Rachel Sargent of the London Street Atelier wrote about Bucharest traditional markets in the 2014 edition of the City Compass Romania: Bucharest & Beyond guide. Below is an extract from her text. You can check info on traditional markets in Bucharest in our 2017 edition available here.
When I first came to Bucharest, one of my biggest delights was to be able to wander around Amzei market right in the heart of the city and buy produce directly from locals.
For me visiting markets is a way of observing the markers of the seasons: the first young fresh garlic (“leurdă”) to be made into fresh pesto or eaten raw, the first crunchy bitter red radishes to be dipped in salt and nibbled, watercress (“untișor”) for salads and soups, spinach and “ștevie” (a sorrel-like wild leaf) to be bound with “telemea” cheese for little pies or stuffed to make delicate “sarmale” and the outrageously pinky purple spring “lobodă” that makes the prettiest ciorbă ever. Then there are mountain strawberries rich in perfume, raspberries red and yellow, redcurrants, blueberries, blackberries and then, autumn. “Cătină” (sea buckthorn) berries for syrups and jellies, Cornelian cherries for paste and jam, fragrant quinces for “marmeladă” and pies. Apples and plums (fresh, dried and smoked) by the cartload, new season walnuts and then the final deluge of sweet flavourful tomatoes, red peppers and aubergines to be preserved as “zacuscă” and opened in the winter as jars of summer sunshine.
Many of the local vegetables and fruits have wonderful health benefits: Ștevie is incredibly detoxifying and apparently helps balance out blood sugar, watercress and spinach are full of antioxidants, fresh garlic will lower your cholesterol, the fresh summer fruits will boost your vitamin C levels and “țelină” (Celeriac) and parsley root will boost your magnesium levels and, according to Romanian folklore, boost parts other vegetables never reach!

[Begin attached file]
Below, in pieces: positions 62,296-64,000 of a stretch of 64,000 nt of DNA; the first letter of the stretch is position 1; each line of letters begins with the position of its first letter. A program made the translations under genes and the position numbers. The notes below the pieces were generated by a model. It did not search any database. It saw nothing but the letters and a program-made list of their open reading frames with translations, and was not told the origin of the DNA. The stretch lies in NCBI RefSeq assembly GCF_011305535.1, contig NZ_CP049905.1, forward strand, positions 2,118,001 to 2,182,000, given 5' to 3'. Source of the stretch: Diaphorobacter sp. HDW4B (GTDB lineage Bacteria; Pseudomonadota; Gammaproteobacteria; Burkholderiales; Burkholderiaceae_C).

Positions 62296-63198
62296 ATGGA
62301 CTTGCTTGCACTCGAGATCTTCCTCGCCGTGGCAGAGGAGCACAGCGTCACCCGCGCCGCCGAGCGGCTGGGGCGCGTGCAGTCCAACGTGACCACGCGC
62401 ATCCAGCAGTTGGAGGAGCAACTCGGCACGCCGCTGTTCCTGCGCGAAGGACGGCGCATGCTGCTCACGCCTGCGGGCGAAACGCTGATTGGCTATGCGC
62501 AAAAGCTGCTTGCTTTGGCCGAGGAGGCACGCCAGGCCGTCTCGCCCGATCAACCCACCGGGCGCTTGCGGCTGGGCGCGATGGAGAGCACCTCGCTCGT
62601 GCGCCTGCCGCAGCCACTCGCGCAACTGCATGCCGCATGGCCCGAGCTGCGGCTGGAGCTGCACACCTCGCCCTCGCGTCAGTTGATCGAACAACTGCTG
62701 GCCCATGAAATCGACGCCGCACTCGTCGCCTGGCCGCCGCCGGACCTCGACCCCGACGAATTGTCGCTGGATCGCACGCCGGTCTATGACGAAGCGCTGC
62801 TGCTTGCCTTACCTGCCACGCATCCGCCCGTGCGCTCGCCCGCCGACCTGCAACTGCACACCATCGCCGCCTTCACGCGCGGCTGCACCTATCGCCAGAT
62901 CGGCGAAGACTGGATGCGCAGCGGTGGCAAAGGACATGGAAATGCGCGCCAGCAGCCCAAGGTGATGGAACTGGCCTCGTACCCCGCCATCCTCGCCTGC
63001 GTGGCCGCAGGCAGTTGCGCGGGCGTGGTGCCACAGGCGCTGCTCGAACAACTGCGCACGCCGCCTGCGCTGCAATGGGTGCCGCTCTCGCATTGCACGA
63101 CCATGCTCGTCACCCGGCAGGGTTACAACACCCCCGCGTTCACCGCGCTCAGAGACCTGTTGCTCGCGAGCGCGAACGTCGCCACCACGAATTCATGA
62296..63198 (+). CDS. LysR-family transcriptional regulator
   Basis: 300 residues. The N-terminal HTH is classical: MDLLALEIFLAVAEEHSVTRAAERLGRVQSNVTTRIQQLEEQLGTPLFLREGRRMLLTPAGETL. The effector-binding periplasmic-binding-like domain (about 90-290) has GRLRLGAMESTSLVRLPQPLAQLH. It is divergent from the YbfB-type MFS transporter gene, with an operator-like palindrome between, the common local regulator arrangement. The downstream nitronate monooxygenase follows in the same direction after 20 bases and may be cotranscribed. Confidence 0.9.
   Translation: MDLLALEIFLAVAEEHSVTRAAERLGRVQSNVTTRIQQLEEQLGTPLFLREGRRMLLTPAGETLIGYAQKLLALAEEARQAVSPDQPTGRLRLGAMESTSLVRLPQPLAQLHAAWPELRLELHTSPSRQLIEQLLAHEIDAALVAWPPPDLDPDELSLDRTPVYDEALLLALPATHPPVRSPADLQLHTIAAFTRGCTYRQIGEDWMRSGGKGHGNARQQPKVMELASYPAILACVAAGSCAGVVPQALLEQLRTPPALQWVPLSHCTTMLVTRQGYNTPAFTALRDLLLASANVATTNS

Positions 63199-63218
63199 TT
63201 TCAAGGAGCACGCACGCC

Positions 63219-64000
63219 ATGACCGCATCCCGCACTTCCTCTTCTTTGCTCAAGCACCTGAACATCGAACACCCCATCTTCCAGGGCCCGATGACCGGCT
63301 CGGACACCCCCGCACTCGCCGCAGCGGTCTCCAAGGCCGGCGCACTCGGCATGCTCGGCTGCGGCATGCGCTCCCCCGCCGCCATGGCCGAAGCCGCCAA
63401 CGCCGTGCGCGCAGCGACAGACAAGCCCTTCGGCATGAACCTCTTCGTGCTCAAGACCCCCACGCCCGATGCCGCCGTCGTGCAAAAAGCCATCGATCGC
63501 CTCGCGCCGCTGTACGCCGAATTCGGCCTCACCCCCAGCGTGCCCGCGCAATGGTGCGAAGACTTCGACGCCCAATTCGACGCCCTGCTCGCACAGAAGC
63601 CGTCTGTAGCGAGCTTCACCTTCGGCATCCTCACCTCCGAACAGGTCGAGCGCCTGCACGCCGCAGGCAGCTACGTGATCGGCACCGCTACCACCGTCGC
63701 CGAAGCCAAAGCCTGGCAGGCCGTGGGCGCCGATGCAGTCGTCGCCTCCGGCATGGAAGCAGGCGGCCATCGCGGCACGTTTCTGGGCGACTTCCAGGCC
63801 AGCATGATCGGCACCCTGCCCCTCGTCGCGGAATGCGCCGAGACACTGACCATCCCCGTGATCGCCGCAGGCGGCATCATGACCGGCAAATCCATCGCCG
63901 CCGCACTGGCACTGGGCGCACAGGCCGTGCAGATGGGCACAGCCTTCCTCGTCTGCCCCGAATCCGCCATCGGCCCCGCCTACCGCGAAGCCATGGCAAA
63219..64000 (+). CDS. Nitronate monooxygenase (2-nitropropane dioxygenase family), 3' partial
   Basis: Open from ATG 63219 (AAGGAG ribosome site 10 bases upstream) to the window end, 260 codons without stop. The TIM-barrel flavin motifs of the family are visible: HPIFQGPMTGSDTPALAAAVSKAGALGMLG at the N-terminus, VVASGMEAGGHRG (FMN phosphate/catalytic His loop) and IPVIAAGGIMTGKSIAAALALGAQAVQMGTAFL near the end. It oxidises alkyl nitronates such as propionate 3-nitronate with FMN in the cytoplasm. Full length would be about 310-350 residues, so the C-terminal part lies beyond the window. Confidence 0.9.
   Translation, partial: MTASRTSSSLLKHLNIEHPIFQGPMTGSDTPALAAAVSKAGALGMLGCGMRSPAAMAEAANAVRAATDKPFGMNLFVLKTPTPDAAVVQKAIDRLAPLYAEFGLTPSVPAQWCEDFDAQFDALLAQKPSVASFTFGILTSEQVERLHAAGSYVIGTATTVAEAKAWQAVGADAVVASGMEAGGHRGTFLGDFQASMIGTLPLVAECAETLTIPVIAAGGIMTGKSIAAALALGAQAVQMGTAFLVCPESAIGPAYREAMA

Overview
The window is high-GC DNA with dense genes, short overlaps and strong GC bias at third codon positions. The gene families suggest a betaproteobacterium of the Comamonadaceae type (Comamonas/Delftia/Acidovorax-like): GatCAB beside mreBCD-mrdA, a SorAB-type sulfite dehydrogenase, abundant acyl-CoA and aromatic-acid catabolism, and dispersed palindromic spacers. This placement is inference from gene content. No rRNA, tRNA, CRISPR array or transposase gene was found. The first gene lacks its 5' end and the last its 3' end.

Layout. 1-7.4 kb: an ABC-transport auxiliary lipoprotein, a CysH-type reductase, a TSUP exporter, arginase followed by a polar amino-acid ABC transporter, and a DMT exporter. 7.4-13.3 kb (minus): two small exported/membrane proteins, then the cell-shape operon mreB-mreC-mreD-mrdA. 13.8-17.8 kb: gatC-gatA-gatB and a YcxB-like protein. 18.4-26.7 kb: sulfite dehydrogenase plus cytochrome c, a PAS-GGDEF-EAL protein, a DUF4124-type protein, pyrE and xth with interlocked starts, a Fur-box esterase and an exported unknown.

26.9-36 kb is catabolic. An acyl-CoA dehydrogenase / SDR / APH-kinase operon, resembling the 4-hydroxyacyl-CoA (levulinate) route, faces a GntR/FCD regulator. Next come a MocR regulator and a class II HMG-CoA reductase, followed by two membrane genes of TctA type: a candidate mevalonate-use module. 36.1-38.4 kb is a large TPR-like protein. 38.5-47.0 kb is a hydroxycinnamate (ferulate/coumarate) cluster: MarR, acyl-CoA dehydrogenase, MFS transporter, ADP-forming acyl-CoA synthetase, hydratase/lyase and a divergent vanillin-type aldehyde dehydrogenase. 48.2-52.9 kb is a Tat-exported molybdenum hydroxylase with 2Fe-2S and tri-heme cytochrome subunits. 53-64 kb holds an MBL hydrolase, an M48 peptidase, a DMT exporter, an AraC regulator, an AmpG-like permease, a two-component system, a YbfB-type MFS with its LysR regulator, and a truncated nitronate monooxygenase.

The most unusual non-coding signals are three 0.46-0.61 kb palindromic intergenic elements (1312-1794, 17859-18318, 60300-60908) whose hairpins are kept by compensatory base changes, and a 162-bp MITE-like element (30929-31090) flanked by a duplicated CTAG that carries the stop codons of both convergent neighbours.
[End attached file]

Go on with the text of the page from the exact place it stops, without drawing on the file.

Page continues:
Markets,of course, are not just the preserve of vegetable lovers. For those passionate about meat and cheese, herbs and spices there is plenty to explore. You can still be lucky enough to find proper smoked (ie not injected with smoke “flavouring”) sausages and ham, unpasteurised cheeses (in particular the “brânză de burduf” fermented cow/sheep or goats cheese traditionally made in pig’s bladders – in fact the last one I bought had some extremely anatomically correct large veins creeping all over the exterior proving that it was indeed 100% natural) such as fresh “caș” or beautiful “urdă” (ricotta) and many types of “telemea” (for all intents and purposes a feta type cheese) ranging from fresh to matured and made from various milk: cow, sheep, goat and if you are lucky buffalo. You also shouldn’t leave a Romanian market without buying some real “smântână” (sour cream). The stuff you want is 30% fat content but as much is home-made. What you need to look for is sour cream so rich and creamy that a fork stays upright in it. I use this stuff to make the easiest cheesecakes ever and in place of oil and butter in certain cakes, in particular a dark chocolate and sour cream cake.
One of the pleasures of shopping for local produce is to come home after an over enthusiastic shop and work out what to make with all your treasures. Have a go, adapt recipes you know from home and you will have fun and be amazed at the results. You might also along the way put some money into the local economy rather than lubricate the wheels of vast supply chains bringing products from the ends of the earth to “the bread basket of Europe”. It is hard to be prescriptive about which markets to visit and which stalls, as part of the fun is discovering but here are a few tips to help you dip your toes in the water and go exploring.
The extensive Shopping chapter of the City Compass guide will help you navigate Bucharest, including the main traditional markets and their addresses.